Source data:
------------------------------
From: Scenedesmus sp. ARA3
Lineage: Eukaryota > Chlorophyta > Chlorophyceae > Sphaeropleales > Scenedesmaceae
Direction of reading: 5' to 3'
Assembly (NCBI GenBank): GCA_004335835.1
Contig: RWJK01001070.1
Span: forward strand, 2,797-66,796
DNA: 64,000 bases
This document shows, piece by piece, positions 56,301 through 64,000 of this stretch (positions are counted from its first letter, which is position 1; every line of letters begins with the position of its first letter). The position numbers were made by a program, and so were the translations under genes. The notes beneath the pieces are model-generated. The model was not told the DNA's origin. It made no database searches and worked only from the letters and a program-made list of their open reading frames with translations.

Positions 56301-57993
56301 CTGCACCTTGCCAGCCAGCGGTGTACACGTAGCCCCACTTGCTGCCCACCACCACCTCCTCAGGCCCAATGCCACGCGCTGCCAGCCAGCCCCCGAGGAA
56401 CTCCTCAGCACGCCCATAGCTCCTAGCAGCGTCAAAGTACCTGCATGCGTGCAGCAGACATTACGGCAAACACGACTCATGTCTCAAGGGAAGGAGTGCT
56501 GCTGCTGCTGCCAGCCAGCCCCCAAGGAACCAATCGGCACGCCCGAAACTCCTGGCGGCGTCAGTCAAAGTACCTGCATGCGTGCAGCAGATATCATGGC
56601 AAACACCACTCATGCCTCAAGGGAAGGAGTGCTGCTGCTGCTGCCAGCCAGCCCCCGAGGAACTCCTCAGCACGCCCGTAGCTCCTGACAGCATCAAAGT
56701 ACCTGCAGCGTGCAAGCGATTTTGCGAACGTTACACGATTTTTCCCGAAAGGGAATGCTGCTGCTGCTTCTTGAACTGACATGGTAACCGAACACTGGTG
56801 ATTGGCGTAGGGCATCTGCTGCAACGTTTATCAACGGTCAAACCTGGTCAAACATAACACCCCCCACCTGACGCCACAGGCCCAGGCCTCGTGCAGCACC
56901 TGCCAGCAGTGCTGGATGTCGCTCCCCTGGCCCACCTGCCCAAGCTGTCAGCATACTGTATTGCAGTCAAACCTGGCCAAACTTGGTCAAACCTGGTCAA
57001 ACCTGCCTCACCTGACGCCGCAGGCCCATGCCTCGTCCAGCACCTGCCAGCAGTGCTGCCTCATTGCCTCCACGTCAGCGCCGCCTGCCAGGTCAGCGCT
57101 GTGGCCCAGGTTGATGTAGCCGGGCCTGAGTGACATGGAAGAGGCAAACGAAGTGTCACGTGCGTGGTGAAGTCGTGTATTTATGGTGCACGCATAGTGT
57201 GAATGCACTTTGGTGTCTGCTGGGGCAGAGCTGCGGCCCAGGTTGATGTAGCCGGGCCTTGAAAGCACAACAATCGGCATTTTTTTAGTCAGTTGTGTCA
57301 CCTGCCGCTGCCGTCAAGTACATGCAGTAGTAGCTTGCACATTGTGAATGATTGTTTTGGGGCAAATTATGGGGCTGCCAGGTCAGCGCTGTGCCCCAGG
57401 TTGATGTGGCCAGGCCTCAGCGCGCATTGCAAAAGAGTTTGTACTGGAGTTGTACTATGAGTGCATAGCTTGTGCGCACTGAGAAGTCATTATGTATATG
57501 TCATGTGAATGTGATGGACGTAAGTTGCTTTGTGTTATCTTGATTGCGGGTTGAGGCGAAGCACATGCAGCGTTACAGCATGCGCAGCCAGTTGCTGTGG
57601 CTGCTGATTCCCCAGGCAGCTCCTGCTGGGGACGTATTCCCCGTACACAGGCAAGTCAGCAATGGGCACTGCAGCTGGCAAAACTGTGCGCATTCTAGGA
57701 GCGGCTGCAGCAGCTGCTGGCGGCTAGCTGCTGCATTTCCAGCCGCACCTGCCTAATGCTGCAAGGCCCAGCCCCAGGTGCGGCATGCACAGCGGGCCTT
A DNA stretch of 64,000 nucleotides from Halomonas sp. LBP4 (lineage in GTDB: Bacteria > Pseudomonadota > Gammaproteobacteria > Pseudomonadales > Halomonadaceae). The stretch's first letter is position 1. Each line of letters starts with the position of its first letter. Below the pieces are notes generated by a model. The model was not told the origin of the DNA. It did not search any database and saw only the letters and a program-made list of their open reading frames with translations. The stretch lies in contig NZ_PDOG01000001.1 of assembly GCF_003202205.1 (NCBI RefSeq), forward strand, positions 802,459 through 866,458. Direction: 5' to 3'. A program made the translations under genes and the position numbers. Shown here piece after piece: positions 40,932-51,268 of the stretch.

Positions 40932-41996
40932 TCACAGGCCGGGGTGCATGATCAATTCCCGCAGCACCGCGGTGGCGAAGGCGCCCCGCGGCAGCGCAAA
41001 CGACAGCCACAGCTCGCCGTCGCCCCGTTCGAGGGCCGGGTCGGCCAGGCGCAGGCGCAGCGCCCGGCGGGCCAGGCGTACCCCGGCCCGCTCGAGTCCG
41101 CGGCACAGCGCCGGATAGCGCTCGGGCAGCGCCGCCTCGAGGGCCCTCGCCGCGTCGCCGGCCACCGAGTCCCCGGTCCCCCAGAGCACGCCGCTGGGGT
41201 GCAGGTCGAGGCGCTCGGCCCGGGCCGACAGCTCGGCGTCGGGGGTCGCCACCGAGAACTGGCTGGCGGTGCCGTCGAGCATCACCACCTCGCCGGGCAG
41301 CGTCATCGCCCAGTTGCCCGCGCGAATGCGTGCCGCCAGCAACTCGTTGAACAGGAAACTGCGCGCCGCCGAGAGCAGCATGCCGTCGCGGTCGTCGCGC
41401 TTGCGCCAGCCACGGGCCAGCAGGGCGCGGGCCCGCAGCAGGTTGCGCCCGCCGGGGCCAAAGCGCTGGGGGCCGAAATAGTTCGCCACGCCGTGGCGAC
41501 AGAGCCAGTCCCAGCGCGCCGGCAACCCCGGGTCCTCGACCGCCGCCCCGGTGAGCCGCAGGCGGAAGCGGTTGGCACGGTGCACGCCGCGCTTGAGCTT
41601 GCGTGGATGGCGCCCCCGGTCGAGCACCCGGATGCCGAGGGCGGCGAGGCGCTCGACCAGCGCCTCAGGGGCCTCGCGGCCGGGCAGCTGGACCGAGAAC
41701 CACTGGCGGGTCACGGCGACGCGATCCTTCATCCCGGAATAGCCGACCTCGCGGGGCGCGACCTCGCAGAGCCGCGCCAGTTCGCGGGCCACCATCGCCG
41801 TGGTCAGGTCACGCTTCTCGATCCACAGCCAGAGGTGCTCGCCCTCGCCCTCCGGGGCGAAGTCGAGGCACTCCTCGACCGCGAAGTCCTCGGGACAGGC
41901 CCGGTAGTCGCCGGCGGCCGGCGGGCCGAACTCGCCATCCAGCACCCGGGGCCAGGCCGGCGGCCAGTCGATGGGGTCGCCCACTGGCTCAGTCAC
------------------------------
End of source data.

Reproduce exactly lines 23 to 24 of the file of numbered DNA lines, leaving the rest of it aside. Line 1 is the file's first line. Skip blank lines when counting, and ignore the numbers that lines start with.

57601 CTGCTGATTCCCCAGGCAGCTCCTGCTGGGGACGTATTCCCCGTACACAGGCAAGTCAGCAATGGGCACTGCAGCTGGCAAAACTGTGCGCATTCTAGGA
57701 GCGGCTGCAGCAGCTGCTGGCGGCTAGCTGCTGCATTTCCAGCCGCACCTGCCTAATGCTGCAAGGCCCAGCCCCAGGTGCGGCATGCACAGCGGGCCTT